On March 30, 2004, the trial court stated that its order as to the discovery of Cummins' confidential information satisfied the requirements of Rule 308(a) because it presented a question of law as to which there is substantial ground for difference of opinion and because an immediate appeal from the order may materially advance the ultimate termination of the litigation. The trial court certified the question of law as stated above. Cummins then petitioned this court for leave to appeal and we granted the petition on May 13, 2004.


The sole question before this court is the question certified for appeal by the circuit court, namely: "What is the appropriate legal test or standard to determine whether a party to an action can obtain discovery of confidential information and documents from and/or related to, a nonparty competitor?" As plaintiff points out, the certified question contains two separate inquiries. First, what is the appropriate test to determine whether a party can obtain discovery of confidential information from a nonparty competitor? Second, what is the test to determine whether a party can obtain discovery of confidential information related to a nonparty competitor? We first make clear that we read both inquires as referring to confidential information pertaining to a nonparty competitor. They differ only in that the first inquiry refers to the discovery of such information directly from the nonparty competitor itself while the second inquiry refers to discovery requests directed to a party. We will not address the situation in which discovery of confidential information pertaining to a nonparty competitor is sought from a different nonparty. This question is not presented by the facts of this case. Therefore, any answer to such a question would not materially advance this litigation. It is within the above framework that we answer the certified question.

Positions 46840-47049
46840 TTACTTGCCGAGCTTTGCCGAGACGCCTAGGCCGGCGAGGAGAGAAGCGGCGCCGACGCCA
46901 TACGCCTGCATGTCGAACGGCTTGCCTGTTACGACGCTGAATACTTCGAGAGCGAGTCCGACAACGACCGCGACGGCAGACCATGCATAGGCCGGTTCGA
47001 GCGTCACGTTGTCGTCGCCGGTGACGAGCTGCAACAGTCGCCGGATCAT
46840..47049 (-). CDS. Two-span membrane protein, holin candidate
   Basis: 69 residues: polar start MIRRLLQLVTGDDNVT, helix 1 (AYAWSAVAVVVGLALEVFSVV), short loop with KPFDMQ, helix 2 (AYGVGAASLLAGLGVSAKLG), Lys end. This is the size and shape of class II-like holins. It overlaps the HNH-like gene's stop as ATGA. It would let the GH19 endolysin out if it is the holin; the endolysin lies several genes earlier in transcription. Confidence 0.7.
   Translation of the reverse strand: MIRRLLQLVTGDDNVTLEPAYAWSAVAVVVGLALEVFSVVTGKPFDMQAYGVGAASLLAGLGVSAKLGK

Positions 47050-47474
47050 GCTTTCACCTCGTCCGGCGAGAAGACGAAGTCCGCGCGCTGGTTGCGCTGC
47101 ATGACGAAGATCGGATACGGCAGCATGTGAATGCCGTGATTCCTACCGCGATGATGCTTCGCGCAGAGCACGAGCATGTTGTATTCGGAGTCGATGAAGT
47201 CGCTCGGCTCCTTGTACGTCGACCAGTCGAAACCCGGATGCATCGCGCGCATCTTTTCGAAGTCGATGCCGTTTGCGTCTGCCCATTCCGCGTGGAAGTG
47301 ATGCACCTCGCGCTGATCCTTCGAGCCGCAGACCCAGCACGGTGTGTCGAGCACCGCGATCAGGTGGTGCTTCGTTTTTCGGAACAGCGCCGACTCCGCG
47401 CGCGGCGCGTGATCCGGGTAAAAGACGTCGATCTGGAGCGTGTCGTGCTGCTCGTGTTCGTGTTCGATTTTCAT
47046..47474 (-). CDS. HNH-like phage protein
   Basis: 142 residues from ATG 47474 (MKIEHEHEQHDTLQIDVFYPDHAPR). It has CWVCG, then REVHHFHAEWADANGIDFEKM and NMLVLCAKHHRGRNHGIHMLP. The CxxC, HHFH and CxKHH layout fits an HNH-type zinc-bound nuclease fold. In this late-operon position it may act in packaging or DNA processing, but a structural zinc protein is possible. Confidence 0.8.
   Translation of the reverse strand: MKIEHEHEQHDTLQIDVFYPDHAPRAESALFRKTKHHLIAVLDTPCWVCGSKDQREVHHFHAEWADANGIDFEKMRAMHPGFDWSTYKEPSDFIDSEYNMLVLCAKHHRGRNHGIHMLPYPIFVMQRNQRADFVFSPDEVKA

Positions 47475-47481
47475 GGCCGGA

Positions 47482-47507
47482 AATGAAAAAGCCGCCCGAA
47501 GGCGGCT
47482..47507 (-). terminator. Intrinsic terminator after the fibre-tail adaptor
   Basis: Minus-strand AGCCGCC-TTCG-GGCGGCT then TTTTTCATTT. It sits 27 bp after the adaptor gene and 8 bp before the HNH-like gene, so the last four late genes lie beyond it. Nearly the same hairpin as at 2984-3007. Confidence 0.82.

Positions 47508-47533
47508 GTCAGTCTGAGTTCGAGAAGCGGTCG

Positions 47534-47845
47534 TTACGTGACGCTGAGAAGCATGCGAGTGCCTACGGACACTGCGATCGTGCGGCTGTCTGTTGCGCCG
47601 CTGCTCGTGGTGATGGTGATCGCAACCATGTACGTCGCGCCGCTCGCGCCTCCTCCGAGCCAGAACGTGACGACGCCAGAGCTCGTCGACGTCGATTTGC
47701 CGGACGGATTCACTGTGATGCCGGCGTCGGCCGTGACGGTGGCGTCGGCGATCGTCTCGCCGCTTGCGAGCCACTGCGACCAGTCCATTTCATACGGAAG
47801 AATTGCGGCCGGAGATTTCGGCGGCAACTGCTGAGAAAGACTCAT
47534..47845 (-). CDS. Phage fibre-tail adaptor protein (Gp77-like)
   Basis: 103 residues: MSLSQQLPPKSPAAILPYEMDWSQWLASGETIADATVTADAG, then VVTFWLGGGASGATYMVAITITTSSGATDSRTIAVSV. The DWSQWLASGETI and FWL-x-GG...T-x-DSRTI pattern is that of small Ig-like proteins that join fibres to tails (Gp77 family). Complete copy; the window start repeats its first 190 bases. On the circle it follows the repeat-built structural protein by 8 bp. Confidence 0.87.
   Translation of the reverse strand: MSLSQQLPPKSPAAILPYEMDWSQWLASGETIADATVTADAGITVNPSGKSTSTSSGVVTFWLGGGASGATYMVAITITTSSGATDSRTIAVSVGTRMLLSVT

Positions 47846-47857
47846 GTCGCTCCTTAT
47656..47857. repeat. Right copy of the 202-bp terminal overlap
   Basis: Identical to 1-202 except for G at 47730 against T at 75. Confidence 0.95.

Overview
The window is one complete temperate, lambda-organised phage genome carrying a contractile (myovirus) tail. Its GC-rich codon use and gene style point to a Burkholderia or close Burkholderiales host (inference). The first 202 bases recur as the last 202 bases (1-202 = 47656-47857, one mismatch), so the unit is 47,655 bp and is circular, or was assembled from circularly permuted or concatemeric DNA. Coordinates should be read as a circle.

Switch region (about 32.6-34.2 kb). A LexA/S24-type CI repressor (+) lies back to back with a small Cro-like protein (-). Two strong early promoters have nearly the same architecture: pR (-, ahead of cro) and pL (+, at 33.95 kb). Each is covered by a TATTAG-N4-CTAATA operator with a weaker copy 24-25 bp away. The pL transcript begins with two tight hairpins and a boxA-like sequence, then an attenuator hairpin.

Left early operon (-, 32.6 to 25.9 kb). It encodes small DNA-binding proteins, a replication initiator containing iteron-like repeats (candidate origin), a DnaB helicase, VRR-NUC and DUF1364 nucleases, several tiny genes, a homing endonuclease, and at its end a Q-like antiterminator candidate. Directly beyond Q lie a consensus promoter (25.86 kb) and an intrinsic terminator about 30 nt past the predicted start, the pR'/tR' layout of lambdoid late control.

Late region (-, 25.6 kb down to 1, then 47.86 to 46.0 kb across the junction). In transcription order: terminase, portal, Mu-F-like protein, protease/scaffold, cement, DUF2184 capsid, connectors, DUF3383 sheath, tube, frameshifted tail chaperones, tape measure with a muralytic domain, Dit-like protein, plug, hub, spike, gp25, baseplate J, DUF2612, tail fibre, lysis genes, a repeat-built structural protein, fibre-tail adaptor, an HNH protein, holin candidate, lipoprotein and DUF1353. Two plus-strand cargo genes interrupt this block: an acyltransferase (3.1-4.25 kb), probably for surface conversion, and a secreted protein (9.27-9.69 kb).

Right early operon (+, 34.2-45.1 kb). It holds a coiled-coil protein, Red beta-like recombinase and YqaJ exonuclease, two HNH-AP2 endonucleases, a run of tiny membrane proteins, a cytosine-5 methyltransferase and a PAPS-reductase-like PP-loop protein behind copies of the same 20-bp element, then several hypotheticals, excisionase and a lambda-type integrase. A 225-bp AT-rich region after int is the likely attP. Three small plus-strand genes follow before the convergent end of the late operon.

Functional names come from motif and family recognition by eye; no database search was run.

Cummins urges us to adopt the balancing test employed by the federal courts in situations involving confidential or privileged information. Defendant urges that Supreme Court Rule 201(c) (166 Ill. 2d R. 201(c)) adequately covers the situations presented by the certified question and, hence, no further test is necessary. However, defendant also states that if we find that a further test is necessary, it agrees that the balancing test proposed by Cummins is appropriate. Plaintiff states that it takes no position as to what, if any, test we should adopt but simply urges us to answer the certified question completely and clearly so that the underlying litigation can move forward expeditiously. After reviewing the relevant case law, we choose to adopt a modified version of the balancing test employed by the federal courts.